After three months of sweeping layoffs, is the tech industry’s blaze of job cuts finally cooling?
Between January and March, largely U.S.-based tech companies managed to lay off more people than they did in the entirety of last year. There was a reprieve in April, as only around 6,330 employees were cut from the tech sector.
Search less. Close more.
Grow your revenue with all-in-one prospecting solutions powered by the leader in private-company data.
That’s a pretty dramatic 83% drop from March, and a low we haven’t seen since last December, when companies slashed around 4,000 workers.
Another count drops
It’s also worth noting only 34 companies announced layoffs this month, compared to 60 in March and 84 in February. Not only are fewer people leaving their tech jobs, fewer tech companies are actually making the move to cut employees.
That tracks, according to Healy Jones, an executive at the startup consulting firm Kruze Consulting. Fewer of his clients are laying off workers en masse in what was originally an effort to conserve cash and extend their runway. Some are simply opting to lay off one or two employees if they’re already not a good fit for the company.
“A handful of people are just not working out perfectly for them,” Jones said. “Let’s move on from them and extend the runway a little bit. So it’s almost like an excuse to lay people off.”
But I don’t think layoffs are tapering off any time soon. The Federal Reserve passed another interest rate hike on Wednesday, indicating both public and private markets will remain rather inactive for the foreseeable future. Most companies are still citing economic instability as the main reason for layoffs.
“If interest rates continue to increase, it’s going to make it very hard for companies to hire because they’re not going to be growing, they’re not going to be investing,” said Hakki Ozdenoren, an economist with workforce analytics company Revelio Labs.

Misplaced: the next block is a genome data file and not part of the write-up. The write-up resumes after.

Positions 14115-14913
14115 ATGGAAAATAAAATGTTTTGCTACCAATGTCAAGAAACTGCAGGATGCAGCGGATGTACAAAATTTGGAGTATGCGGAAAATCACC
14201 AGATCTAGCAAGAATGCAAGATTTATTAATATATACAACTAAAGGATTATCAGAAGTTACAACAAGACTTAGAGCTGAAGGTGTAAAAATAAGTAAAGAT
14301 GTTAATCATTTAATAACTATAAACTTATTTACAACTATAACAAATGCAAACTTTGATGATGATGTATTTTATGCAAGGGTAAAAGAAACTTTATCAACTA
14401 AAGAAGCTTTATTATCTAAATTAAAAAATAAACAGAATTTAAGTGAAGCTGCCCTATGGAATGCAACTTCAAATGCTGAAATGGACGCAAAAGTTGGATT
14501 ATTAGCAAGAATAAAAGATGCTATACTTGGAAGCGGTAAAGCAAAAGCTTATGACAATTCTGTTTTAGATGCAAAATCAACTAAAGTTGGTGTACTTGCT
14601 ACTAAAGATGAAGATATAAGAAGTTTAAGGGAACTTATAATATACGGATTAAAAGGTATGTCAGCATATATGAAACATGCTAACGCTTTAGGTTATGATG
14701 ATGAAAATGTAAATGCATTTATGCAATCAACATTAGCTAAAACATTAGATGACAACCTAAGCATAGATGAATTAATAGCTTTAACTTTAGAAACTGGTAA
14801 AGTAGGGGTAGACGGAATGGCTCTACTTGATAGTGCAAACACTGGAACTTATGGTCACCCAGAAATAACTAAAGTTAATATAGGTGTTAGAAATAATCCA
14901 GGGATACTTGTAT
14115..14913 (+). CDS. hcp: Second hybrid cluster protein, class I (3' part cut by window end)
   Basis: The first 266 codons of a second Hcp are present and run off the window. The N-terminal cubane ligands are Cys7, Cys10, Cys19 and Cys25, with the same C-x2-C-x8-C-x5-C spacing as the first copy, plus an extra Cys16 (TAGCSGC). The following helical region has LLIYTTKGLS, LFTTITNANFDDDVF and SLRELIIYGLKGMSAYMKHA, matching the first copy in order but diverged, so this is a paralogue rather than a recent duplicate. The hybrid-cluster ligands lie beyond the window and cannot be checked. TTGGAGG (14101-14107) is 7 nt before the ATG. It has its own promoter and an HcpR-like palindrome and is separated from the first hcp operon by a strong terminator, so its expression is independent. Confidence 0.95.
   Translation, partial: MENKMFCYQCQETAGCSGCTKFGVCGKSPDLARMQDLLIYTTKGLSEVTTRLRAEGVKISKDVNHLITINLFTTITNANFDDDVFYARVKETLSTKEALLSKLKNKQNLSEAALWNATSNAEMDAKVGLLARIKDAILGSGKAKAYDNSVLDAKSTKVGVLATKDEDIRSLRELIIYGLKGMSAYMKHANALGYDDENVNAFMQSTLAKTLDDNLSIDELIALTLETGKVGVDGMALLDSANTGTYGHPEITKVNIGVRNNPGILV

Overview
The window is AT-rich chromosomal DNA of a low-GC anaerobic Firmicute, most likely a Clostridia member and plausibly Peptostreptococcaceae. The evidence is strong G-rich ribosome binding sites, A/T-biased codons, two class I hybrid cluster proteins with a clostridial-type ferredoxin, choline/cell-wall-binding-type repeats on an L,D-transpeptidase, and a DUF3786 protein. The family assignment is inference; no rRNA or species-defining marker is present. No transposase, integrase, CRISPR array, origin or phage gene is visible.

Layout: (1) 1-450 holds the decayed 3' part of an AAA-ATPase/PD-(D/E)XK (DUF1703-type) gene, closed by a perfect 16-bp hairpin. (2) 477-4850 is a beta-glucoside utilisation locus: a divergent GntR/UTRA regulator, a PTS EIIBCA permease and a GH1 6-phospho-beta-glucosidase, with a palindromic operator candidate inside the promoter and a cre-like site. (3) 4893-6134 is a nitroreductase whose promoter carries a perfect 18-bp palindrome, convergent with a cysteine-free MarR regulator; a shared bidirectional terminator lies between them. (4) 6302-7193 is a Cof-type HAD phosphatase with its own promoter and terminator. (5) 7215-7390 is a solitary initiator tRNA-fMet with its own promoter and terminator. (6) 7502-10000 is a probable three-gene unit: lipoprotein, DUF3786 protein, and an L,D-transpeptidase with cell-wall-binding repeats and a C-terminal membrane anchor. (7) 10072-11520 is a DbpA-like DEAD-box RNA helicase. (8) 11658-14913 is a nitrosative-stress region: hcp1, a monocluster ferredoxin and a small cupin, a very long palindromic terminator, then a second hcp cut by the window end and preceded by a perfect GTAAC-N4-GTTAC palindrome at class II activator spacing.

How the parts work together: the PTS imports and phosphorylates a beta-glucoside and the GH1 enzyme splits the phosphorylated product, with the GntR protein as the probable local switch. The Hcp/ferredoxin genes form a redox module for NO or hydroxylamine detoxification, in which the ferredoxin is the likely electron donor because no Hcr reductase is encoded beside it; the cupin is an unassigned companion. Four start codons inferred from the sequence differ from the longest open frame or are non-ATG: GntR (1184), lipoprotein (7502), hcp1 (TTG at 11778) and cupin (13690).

Startups are not done with layoffs
And keep in mind our layoffs tracker has recorded only 651 companies that reported layoffs since we began tracking the numbers in 2022, which means there are still plenty of companies that raised money at high valuations in 2021 that have yet to act.
We may see another deluge of startups announce mass layoffs as they eat through their runway.
“We’ve already seen a lot of pain in the late-stage market, and those failures are going to be more spectacular because instead of it being a 15-person company, it’s going to be a 500-person company,” Jones said.
I’m keeping my eyes peeled for the seed- and early-stage companies. They’re small, and when they go under or announce layoffs those numbers aren’t as dramatic. But they haven’t raised as much money as the later-stage startups have, and I’m curious to see how they’re managing their runway.
We also wrote last week that the largest contributors to the deluge of tech layoffs — Amazon, Meta, Alphabet, Microsoft and Salesforce 1, which have together laid off 42% of all tech workers between 2022 and 2023 YTD — have walked back only 8% of pandemic-era hiring.
How long can these companies last with bloated employee numbers? We’ll know more next month. Stay tuned.
Illustration: Dom Guzman
Stay up to date with recent funding rounds, acquisitions, and more with the Crunchbase Daily.